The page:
The E-M5 doesn't have a built-in flash but does come with a clip-on unit that connects via the hot-shoe and accessory port. This method of keeping body size down, while still offering a flash in the box has become fairly common in the mirrorless sector and your attitude towards it is likely to depend on how often you shoot flash - just the occasional bit of fill-flash and you probably won't mind throwing the clip-on unit in your pocket, but frequent users are likely to get frustrated with having to repeatedly clip it on, or risk it being knocked off. (The Olympus implementation does at least have a small catch mechanism to reduce the chances of the flash being knocked off as you walk around with it).

The clip-on flash can be used as a controller for Olympus' RC-branded infrared remote controlled flashguns, including the relatively small and affordable FL-300R, for more flexible lighting.

The flash performance is pretty good, considering how small the clip-on unit is. Exposure is good, resulting in pleasant skin tones. Obviously direct, on-board flash isn't the most flattering lighting but the E-M5's doing about as well as could be expected.

JPEG Sharpening/Noise Filter settings

With its last generation of cameras, Olympus appeared to have prioritized prints over on-screen viewing, when it came to choosing the default JPEG settings (not an unreasonable decision, since almost nobody makes a monitor capable of showing an entire 12MP image at 100% view). This involved quite a lot of noise reduction and subsequent sharpening, which wasn't the optimal setting for screen viewing.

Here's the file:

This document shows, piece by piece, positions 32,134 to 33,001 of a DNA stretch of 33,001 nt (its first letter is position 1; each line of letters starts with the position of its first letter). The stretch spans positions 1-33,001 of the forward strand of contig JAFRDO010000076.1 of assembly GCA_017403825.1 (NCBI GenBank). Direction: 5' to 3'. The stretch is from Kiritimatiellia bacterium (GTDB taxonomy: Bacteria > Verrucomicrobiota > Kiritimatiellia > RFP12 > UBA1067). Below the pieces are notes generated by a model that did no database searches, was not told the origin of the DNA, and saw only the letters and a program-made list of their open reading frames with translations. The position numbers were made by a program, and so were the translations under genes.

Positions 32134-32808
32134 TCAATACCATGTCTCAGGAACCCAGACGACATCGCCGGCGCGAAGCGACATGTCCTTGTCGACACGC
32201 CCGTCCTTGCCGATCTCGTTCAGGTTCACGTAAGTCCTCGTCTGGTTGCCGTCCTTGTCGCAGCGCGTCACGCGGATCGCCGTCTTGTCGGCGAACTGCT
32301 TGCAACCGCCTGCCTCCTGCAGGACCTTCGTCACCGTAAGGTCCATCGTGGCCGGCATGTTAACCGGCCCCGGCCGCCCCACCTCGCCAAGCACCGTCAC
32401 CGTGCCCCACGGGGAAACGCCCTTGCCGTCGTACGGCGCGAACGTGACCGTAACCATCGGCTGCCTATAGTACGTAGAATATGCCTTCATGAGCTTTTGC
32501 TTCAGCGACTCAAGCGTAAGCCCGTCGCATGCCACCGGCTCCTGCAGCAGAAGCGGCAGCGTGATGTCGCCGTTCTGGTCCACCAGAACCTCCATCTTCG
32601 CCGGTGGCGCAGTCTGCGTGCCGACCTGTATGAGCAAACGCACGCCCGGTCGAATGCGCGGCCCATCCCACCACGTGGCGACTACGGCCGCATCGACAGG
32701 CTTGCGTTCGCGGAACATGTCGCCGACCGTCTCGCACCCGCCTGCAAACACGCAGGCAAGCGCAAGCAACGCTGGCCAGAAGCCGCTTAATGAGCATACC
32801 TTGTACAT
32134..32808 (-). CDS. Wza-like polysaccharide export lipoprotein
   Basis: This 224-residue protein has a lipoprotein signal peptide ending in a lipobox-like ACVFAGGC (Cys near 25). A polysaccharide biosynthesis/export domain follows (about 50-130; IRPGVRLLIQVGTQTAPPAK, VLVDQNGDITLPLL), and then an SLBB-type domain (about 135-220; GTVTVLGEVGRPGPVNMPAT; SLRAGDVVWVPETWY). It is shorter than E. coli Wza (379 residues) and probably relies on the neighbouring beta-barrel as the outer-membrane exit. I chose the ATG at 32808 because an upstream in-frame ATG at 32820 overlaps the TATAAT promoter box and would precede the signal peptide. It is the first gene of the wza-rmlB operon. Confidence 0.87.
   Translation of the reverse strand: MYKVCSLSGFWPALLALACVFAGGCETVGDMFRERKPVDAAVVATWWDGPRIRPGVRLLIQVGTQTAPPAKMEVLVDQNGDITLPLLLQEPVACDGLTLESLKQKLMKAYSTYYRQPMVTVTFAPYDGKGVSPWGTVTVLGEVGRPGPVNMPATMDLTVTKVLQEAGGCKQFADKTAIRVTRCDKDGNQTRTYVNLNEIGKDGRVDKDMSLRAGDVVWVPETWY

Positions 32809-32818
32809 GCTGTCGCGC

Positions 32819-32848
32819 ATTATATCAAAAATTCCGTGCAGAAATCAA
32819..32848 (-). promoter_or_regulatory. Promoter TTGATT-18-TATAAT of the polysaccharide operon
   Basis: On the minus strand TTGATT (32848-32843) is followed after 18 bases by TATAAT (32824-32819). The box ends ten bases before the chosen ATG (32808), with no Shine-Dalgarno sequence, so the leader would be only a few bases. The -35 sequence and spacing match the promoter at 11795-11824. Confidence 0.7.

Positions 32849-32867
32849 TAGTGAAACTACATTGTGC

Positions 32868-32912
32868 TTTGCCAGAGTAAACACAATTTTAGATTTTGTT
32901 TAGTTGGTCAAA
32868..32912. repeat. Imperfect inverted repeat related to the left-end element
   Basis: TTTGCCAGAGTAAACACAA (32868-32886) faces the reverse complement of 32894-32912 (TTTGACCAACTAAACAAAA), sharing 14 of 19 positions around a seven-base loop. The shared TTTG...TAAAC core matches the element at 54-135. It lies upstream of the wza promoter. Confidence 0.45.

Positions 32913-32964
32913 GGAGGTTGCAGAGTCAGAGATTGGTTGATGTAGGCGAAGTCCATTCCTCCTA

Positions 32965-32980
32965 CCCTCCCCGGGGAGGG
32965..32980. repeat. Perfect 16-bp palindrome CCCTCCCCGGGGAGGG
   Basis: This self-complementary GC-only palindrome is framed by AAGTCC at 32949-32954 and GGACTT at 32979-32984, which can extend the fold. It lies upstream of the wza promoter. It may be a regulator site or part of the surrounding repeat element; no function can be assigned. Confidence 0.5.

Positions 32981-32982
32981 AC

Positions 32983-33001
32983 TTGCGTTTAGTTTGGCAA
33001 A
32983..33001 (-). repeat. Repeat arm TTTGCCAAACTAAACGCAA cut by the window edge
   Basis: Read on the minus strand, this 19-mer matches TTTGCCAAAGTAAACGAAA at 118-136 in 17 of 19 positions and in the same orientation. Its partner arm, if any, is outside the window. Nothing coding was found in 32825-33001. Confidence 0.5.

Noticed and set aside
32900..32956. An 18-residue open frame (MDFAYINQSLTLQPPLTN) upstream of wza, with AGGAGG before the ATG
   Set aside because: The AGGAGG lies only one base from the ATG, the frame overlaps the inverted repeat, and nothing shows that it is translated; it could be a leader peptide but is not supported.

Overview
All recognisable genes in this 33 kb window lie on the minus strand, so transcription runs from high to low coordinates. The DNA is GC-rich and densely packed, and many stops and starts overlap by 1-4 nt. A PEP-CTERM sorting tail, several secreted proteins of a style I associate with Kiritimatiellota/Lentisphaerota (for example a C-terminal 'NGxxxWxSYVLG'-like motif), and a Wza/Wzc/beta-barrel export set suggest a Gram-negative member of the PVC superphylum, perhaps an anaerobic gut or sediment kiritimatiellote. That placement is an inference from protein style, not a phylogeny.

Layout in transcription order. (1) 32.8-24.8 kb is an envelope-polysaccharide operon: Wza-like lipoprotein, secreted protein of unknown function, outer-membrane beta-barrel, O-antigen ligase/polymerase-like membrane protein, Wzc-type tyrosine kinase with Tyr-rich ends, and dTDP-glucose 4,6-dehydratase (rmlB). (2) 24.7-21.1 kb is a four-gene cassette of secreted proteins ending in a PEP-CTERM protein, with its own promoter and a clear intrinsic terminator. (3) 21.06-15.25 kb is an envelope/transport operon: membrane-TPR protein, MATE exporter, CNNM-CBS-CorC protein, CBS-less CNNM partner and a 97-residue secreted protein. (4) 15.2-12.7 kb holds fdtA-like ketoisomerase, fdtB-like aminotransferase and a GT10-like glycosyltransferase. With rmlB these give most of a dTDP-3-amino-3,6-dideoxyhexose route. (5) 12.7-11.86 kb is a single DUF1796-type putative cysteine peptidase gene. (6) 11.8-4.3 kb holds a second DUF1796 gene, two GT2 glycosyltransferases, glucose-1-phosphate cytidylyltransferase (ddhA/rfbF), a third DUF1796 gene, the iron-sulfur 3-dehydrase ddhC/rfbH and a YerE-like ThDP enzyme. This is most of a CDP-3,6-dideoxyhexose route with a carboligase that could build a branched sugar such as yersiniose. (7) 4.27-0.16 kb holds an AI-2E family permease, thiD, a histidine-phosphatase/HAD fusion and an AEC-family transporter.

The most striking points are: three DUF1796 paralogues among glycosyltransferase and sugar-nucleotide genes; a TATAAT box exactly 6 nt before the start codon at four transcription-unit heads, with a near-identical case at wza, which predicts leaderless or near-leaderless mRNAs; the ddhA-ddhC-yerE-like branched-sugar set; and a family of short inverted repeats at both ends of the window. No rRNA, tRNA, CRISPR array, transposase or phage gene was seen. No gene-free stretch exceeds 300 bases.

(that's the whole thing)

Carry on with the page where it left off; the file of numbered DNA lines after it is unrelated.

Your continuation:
The E-M5 takes a more moderate approach, with more subtle noise reduction and less exaggerated sharpening, at least at base ISO.

Here we show three of the sharpening levels offered by the E-M5, starting with the default, (0) level and also showing the minimum -2 setting.

As is often the case, careful sharpening of a RAW file generally yields the best results.

(ISO 200, 45mm F1.8, F3.5, Noise Filter Low)
JPEG, Sharpening = 0 (default)
JPEG, Sharpening -1
JPEG, Sharpening -2

At higher ISOs, the noise reduction (called Noise Filter on Olympus cameras), is more detrimental to image detail. For our tastes, particularly as the ISOs rise, we found we preferred setting the camera's Noise Filter to 'Off' and then dialing back the sharpening to -1, which gives a good level of detail at most settings, without then over-sharpening the additional noise you're leaving in the image.

Here we compare the default Noise Filter level (Standard) to turning it to the 'Off' position. We've also turned the sharpening down on the second image because the default sharpening tends to over-sharpen the noise.

(ISO 6400, 45mm F1.8, F1.8)
JPEG, Noise Filter = Standard, Sharpening = 0 (default)
JPEG, Noise Filter = Off, Sharpening = -1

Shadow Noise

The E-M5 is the first Olympus to push beyond using the rather dated 12MP Panasonic sensor and it appears to be a considerable step forward. Pushing the exposure in post-processing to see how much latitude there is for pulling detail out of the shadow regions shows there is more detail to be found without revealing excessive noise.